Higher education continues to be an attractive credential on one’s resume. Most employers prefer college graduates over non-graduates. That said, there are more college graduates in the job hunt than there have been in previous generations.
Griffin Poutre of Newmarket, New Hampshire, is in his last year in college and is excited to enter the workforce. He shares some valuable tips for college graduates as they begin their job search.
Griffin Poutre Explains Why a College Degree May Not Be All You Need in the Real World
Over the last few years, college graduates have quickly learned that they can’t expect to get their dream job right out of college. These roles usually go to tenured and experienced professionals.
Another concern for many graduates in the 21st Century is finding entry level work that offers a livable wage. Many metro areas with available work are also expensive. As such, some graduates are tempted to bypass great entry level opportunities due to budget constraints.
But there are a few things that college graduates can do to improve their job prospects, notes Griffin Poutre.
Think Big Picture
The best thing that a college graduate can do is to visualize where they want to be in five to ten years. This goal-setting mindset will help them see entry level jobs as just that — entry level. By taking an entry level job and committing to growth within an industry, they won’t be stuck in entry level work for very long.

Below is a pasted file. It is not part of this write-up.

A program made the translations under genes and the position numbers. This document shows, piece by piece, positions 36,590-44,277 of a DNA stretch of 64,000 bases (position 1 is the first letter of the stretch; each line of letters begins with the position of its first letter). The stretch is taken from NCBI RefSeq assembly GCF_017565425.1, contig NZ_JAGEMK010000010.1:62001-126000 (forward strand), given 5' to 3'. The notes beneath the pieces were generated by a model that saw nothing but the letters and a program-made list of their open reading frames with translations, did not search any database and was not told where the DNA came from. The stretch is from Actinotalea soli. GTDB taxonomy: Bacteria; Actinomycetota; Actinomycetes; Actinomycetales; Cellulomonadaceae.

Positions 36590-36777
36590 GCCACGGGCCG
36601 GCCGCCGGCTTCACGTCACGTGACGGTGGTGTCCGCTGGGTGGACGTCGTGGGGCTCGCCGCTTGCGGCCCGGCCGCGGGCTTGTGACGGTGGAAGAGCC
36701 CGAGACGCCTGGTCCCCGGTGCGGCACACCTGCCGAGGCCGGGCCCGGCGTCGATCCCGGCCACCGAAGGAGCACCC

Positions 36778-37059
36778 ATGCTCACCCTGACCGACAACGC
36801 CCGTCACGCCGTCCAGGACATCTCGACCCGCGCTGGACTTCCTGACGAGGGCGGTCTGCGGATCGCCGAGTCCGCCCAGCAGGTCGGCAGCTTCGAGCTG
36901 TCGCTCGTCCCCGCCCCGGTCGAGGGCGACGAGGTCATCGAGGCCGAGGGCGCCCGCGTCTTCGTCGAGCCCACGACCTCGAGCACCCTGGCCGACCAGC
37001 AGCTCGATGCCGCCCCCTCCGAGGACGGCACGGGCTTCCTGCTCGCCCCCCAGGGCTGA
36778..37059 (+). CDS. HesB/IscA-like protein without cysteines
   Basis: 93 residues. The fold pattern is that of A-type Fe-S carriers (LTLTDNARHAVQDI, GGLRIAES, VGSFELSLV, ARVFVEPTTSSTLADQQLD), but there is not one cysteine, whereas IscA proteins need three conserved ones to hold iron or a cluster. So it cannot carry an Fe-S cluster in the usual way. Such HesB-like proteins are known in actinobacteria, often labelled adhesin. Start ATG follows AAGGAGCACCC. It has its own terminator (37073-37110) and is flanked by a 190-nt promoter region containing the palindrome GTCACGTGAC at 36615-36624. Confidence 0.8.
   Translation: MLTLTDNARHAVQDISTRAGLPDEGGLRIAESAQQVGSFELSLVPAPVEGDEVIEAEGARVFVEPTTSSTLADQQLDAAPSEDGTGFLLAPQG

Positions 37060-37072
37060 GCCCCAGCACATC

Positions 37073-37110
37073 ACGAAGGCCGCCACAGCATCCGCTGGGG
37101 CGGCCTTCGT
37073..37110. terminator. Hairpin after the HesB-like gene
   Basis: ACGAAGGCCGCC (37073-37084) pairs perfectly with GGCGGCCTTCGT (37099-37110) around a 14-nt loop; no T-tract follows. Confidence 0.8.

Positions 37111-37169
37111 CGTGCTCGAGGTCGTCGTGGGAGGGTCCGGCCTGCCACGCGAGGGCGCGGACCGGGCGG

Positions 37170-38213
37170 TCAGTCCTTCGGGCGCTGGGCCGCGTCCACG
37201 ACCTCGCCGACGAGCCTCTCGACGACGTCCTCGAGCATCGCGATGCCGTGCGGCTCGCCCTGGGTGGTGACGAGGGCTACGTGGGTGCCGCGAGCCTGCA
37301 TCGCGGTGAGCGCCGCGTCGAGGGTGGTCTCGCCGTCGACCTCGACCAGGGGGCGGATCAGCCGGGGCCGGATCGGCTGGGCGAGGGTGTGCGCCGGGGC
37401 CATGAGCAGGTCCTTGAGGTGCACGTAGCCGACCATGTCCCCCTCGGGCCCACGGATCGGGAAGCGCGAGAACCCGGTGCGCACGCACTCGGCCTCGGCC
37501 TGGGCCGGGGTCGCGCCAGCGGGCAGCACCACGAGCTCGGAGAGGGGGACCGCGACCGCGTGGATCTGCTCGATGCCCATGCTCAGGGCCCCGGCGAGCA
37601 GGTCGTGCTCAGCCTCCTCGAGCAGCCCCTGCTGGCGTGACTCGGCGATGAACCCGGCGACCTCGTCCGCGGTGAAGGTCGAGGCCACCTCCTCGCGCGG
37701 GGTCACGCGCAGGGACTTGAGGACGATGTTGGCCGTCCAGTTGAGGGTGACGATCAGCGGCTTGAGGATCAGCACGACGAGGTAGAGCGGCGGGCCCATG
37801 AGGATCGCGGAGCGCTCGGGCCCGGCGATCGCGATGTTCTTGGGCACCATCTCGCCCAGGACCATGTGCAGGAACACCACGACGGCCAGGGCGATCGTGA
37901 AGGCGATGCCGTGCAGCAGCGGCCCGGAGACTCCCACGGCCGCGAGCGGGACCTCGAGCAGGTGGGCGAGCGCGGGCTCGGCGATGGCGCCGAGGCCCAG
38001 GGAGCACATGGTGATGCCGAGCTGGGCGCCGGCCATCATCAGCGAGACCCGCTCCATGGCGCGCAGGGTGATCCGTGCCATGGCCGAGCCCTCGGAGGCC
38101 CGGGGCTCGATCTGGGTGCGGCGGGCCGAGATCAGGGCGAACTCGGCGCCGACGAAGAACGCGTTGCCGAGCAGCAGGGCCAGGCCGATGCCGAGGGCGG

Focus on Premium Employers
Job searching graduates should examine the best employers in their area and understand what makes those organizations great places to work, says Griffin Poutre. They can then follow that company online, connect with employees, and examine job descriptions.
Never Stop Learning
College is a great start, but most industries develop quickly due to the speed of technology. Graduates should commit to learning about their industry for the rest of their professional careers. This student mentality will produce new technical skills, professional relationships, and better job prospects.
Recent graduates fare better in their job searches when they include on their resume relevant coursework, volunteer opportunities, and internships that they completed during their time in college, says Griffin Poutre.
To afford that entry level job, graduates need to live on a modest budget. That often means lodging with roommates, staying away from car financing, and limiting spending until they begin advancing in their careers.